As I’m sure you know from your own experience, our private thoughts can be evil to the extreme. You don’t want people judging you by your worst private thoughts. You want people to judge you by what you do. To put it in the simplest terms:
You are what you do. Not what you think.
Correct me if I am wrong, but I don’t see either candidate proposing changes that would be bigoted by design. Voters’ worries are about what we imagine they are thinking.
Lately Clinton has been quoting Maya Angelou “When someone shows you who they are believe them; the first time.” It’s a great piece of pseudo-wisdom that probably works more often than not. But where it falls apart is that people do evolve. They improve. They change what they do.
And when you change what you do, you change who you are. Because you are what you do. And it isn’t that hard to change what you do.
Criminals often – albeit not often enough – decide to stop doing crimes. Young people often do horrible things, and later grow out of that behavior. Racists spend time with the people they hate and change their opinions (sometimes). Democrats and Republicans sometimes change parties. People who are ignorant gain knowledge. People who have no opinion on a topic can be persuaded to have one. Alcoholics stop drinking. Addicts stop taking drugs.
You get the point.
Ideally, people improve over time. At least one hopes we are all trying to move in that direction. So if you are looking at someone’s actions more than ten years ago, and you think it tells you who they are today, you have been hypnotized into bumper sticker thinking. I’ll agree with Maya Angelou that the person you are on Tuesday is the same person you were on Monday. But if you check back in ten years, no one is the same. Usually – but not always – we’re better.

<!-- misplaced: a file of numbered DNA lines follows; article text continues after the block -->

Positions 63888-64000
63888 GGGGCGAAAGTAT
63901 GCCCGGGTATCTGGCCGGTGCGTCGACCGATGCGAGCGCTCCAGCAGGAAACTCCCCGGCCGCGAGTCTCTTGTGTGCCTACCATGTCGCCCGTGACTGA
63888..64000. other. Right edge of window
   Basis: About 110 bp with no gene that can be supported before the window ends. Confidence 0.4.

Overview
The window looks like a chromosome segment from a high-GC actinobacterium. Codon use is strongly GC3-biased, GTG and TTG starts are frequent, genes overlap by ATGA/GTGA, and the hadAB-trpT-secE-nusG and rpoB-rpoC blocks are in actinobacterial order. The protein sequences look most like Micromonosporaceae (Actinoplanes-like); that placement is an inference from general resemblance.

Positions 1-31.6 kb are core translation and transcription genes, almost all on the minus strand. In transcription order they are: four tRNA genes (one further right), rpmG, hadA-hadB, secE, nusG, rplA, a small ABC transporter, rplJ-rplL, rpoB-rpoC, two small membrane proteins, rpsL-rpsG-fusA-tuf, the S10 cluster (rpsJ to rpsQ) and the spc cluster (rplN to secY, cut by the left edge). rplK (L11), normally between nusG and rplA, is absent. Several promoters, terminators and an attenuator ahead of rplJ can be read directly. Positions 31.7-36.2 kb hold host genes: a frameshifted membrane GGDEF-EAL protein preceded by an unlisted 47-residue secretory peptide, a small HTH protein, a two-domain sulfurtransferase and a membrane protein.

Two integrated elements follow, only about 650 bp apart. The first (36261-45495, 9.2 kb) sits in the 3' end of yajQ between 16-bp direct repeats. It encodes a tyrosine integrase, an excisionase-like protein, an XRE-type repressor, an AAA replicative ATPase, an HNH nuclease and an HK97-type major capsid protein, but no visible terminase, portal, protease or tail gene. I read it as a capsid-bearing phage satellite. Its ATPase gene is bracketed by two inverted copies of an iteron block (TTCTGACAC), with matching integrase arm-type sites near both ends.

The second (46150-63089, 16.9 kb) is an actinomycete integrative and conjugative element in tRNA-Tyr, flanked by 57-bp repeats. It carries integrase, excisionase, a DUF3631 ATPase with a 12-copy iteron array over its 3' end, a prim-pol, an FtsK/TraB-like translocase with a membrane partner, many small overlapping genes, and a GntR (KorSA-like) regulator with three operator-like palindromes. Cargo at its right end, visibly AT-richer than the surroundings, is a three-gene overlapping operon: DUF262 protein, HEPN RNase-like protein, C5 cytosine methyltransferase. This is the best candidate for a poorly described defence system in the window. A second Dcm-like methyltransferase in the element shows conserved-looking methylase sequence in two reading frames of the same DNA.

Both Clinton and Trump were terrible people in the past. So was I. So were many of you. I like to think I improved. I want to think you improved too. I’ll bet Clinton and Trump improved too.
For the record, I don’t care what Clinton said about “super predators” years ago. And I don’t care about Trump’s lawsuits from decades ago. Don’t tell me what you hallucinate about either candidate’s private thoughts. Tell me what the candidates are doing lately. Because that’s who they are.
It is a mistake to vote for who a candidate was. Vote for who they are today. And assume the candidates will improve even further. That’s your smart play.
Note: For new readers of this blog, I endorse Hillary Clinton, but only for my personal safety because I live in California. My political preferences don’t align with either candidate. And I don’t think it is wise to hire people as old as Clinton and Trump for jobs that require high energy and mental dexterity.
You might like my book because you might like my book.